Based on your recurrent dissatisfaction with Spectrum I suggest you change your name again. From Birder to Bitter.

And why don’t YOU write an article with a content that you think is appropriate?

Spectrum is not the problem. The real problem is that you appear intolerant of any ideas that you disagree with. And instead of rejoicing with the fact that there is a site where everyone can post ideas without discrimination, you keep making negative references about it.

I am not saying you should go away (as “some” people often suggest to those who disagree with them…) but you could surely be more appreciative and less bitter about Spectrum.

(Cassandra) #13

[Okay I got pwnd. Haha…good job, Sevvy! :smile: I’m not sorry, though–my points still hold, and I’m glad I said them. I think children need their parents.]

When I was out walking yesterday, I smiled at some Mormon missionaries, and we chatted a bit. They were disappointed when I wasn’t looking for a “deeper relationship with Christ,” but I did take the opportunity to tell them that I appreciate many things about their religion, including how they take care of their own (huge warehouses), and the help I’ve gotten with genealogy in Salt Lake, and that the Mormon people that I’ve known have been warm and wonderful to be around.

I have those memories too. We called it Socialbound, as in, “I’m on Socialbound.” Interesting term. Let me think about the “fond” part.

Privileged abandonment? Any parallels to SDA in the article below by a psychotherapist? We are talking about 13-year-old children, not 7-year-old children, as the article does, but does anyone think a 13-year-old is not a child?

Why boarding schools produce bad leaders

I have been doing psychotherapy with ex-boarders for 25 years and I am a former boarding-school teacher and boarder. My pioneering study of privileged abandonment always sparks controversy. (…)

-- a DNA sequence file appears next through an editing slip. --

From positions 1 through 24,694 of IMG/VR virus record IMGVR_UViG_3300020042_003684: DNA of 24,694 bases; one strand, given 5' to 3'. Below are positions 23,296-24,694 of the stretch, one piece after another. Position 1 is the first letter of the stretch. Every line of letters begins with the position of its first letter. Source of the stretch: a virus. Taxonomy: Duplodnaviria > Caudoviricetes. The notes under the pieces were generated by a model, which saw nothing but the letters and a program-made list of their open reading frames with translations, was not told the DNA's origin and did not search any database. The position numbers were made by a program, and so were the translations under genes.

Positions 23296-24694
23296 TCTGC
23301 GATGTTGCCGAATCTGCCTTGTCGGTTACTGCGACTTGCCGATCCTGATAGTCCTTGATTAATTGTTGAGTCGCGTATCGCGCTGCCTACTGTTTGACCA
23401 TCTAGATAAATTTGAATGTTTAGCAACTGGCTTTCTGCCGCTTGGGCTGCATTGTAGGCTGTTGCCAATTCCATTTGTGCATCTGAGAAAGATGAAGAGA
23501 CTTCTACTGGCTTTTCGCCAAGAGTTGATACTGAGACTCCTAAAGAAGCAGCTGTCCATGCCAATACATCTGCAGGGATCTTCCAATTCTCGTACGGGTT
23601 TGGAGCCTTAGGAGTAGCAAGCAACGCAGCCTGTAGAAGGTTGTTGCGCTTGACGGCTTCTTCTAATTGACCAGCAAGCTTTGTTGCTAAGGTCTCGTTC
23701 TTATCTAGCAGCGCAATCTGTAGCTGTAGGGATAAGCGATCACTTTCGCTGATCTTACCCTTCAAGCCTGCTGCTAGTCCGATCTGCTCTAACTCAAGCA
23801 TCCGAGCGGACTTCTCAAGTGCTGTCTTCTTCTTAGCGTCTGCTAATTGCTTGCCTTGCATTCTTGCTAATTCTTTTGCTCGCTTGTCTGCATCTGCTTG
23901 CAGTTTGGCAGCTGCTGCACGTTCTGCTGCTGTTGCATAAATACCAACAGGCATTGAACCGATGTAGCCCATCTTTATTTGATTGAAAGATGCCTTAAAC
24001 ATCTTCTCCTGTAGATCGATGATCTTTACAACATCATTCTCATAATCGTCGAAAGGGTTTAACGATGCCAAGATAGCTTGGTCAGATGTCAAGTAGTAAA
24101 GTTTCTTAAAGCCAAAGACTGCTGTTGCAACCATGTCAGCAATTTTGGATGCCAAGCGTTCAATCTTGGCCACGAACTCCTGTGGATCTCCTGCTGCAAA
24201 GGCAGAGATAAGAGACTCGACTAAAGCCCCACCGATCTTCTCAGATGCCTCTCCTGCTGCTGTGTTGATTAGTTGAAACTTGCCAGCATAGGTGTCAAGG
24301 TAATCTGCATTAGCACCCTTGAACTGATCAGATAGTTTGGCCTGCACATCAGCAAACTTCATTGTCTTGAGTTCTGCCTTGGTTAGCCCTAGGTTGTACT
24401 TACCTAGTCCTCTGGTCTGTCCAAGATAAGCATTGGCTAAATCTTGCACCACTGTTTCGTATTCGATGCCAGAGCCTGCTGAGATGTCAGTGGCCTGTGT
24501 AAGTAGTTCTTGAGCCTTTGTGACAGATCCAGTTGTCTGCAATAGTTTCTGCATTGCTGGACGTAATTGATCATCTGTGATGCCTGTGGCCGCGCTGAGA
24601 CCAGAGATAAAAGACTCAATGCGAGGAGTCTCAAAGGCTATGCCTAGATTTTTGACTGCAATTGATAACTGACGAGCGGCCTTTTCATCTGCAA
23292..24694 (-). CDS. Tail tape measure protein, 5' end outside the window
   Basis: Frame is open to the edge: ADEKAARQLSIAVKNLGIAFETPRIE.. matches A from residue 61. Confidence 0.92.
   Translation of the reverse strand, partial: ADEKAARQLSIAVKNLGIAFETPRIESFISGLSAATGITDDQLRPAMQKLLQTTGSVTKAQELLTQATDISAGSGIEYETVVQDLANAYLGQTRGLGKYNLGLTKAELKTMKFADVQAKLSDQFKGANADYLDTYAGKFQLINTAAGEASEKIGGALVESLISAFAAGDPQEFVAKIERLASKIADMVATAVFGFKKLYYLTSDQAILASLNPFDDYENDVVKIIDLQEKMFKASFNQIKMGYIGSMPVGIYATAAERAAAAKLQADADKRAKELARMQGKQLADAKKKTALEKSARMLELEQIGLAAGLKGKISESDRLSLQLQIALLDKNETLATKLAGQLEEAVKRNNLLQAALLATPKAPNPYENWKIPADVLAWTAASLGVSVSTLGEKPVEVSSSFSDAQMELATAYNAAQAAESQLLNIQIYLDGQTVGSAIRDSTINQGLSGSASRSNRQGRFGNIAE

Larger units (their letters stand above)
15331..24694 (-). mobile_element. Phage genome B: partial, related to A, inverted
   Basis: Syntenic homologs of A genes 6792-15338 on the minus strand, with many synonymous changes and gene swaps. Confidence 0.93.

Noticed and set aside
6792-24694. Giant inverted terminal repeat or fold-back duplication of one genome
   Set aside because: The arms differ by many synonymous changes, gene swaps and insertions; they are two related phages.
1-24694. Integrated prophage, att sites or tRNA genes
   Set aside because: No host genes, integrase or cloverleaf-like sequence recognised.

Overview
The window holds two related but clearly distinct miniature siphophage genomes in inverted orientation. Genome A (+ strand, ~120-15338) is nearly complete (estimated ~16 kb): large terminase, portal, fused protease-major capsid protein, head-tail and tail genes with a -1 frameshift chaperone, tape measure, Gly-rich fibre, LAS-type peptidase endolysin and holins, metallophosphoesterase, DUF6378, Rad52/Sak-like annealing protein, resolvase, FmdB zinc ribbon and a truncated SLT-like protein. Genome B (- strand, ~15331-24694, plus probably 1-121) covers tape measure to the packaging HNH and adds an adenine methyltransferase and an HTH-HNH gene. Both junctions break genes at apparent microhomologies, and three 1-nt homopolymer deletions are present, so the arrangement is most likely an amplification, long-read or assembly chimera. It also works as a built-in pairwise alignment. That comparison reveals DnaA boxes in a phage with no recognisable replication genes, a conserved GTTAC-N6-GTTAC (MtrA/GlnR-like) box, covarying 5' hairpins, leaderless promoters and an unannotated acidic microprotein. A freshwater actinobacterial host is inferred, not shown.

It’s complex. My studies show that children survive boarding by cutting off their feelings and constructing a defensively organised self that severely limits their later lives. (…) For socially privileged children are forced into a deal not of their choosing, where a normal family-based childhood is traded for the hothousing of entitlement. Prematurely separated from home and family, from love and touch, they must speedily reinvent themselves as self-reliant pseudo-adults. (…)

Recent evidence from neuroscience experts shows what a poor training for leaderships this actually is. In short, you cannot make good decisions without emotional information (Professor Antonio Damasio); nor grow a flexible brain without good attachments (Dr Sue Gerhardt); nor interpret facial signals if your heart has had to close down (Professor Stephen Porges); nor see the big picture if your brain has been fed on a strict diet of rationality (Dr Iain McGilchrist).

I’m not sorry I went to Academy–it got me away from a negative situation, but I was a several hours train ride from home.

With a centralized academy, most of the children will be very far from home, I imagine. Travel is expensive, academy is expensive. My guess is that the children will be even more isolated from their families than I was simply because of economic pressure. I never lived at home after the age of 14.

Where did we get the idea that God doesn’t want us to raise our children to maturity, and that they need religious instruction more than they need the matrix of their own families in their developing years?

Clearly this is being done for financial reasons. Has anyone given any study to the welfare of the children?

(Elmer Cupino) #14

"They are also reluctant to open their ranks to women, who are strangers to them and unconsciously held responsible for their abandonment by their mothers. With about two-thirds of the current cabinet from such a background, the political implications of this syndrome are huge – because it’s the children inside the men running the country who are effectively in charge."